Fulton partners with Morehouse to bring PrEP to campus

The student health center at Morehouse College will soon be offering PrEP – the HIV prevention tool taken once per day ­– to students thanks to funds and training from Fulton County and Kaiser Permanente.

Dr. David Holland (photo), chief clinical officer of the Fulton County Department of Health & Wellness, said that offering pre-exposure prophylaxis is an important step in combatting the spread of HIV, particularly among young gay and bisexual men of color.

“Rates of HIV infection among young men who have sex with men, particularly men of color, are increasing, so we need additional interventions to help get protect individuals and prevent new transmissions,” Holland said.

“PrEP is a highly-effective prevention measure, so rolling it out to college students is a great first step in increasing uptake among younger people,” he added.

The county opened a first-of-its kind public PrEP clinic last year.

Currently, half of young black men who have sex with men are expected to become HIV positive in their lifetime. In February, the Georgia Legislative Black Caucus explored the crisis and is working on policy measures to address Georgia’s high rate of new HIV infections.

Dr. Cynthia Trawick, administrative director at Morehouse’s student health center, said offering PrEP is an opportunity to address HIV among students at the campus.

“The end goal is to be able to provide students who are interested in taking PrEP, prophylaxis, the opportunity to do that so that we can combat the spread of HIV,” Trawick said.

Some students visiting the clinic have already requested PrEP, Trawick said. Having the prevention tool available also allows the health center to dispel myths that exist about PrEP among students.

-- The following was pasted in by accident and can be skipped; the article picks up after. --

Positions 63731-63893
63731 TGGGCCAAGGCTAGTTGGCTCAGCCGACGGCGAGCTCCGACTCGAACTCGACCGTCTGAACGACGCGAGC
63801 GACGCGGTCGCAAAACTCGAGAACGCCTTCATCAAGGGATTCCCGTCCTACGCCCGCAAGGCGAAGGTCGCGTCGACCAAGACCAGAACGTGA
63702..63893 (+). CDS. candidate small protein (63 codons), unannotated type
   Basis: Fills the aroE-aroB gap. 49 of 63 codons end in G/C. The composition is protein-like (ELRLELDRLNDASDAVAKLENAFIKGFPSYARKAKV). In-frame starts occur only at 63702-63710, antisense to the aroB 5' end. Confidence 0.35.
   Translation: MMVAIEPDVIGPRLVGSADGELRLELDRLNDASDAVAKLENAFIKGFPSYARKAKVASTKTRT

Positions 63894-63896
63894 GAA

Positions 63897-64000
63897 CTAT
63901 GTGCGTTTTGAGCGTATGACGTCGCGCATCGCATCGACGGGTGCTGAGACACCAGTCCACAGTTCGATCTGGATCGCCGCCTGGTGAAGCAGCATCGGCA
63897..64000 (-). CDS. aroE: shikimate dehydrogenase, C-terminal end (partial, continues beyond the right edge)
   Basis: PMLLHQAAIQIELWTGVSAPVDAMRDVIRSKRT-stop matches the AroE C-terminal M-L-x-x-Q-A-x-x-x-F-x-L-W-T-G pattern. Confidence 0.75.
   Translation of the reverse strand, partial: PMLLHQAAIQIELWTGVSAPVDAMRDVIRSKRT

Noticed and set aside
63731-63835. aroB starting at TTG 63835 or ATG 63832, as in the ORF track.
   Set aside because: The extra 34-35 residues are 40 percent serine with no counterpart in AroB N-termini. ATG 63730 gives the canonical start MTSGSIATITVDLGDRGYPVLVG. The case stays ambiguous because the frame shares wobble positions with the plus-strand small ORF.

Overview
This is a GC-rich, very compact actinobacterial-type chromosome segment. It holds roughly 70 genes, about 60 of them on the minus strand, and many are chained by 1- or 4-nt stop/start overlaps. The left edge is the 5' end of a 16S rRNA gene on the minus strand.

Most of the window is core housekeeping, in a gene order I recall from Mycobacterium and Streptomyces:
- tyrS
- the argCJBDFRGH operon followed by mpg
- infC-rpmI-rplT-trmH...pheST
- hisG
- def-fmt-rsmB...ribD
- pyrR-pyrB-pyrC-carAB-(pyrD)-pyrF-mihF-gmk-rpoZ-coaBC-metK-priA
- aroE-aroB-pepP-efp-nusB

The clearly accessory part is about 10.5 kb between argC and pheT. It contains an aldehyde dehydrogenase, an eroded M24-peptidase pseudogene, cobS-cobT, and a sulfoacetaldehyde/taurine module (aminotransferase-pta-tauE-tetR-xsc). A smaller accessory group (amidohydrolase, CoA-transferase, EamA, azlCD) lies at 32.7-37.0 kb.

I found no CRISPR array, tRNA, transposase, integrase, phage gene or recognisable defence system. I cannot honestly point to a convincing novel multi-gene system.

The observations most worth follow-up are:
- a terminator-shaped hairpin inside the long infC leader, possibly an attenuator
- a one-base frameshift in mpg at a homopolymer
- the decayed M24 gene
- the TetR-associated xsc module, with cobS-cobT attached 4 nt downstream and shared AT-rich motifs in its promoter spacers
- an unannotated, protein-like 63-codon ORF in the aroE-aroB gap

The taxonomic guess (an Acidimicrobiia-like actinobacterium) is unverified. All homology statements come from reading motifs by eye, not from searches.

“We want students to really understand that PrEP is for HIV, not for STIs [sexually transmitted infections, often called STDs], so there’s a difference. So we want to make sure that they understand that you have to take it every day and you have to be consistent in taking it for it to work,” she said.

John Eaves, chair of the Fulton County Commission, said offering PrEP at Morehouse is a pilot program but one officials hope to expand to other Atlanta colleges.

“We took up this project, especially the PrEP project in college campuses, it hasn’t really been done across the nation,” Eaves said. “Kaiser Permanente agreed to fund the project, and so Morehouse became the pilot campus to start this project.”

Kaiser Permanente is contributing $100,000 and the Fulton health department is training medical providers on staff at Morehouse’s student health center.

“Students don’t have to travel all the way to the health department and it’s much easier for them,” Eaves said.

A barrier to PrEP is its cost, which can reach $1,500 a month. It’s also only available from the pharmaceutical company Gilead. This pilot program doesn’t have the funds to subsidize the medication for students, although officials have been in talks with Gilead about a possible partnership. There are other programs that currently exist to help make PrEP affordable.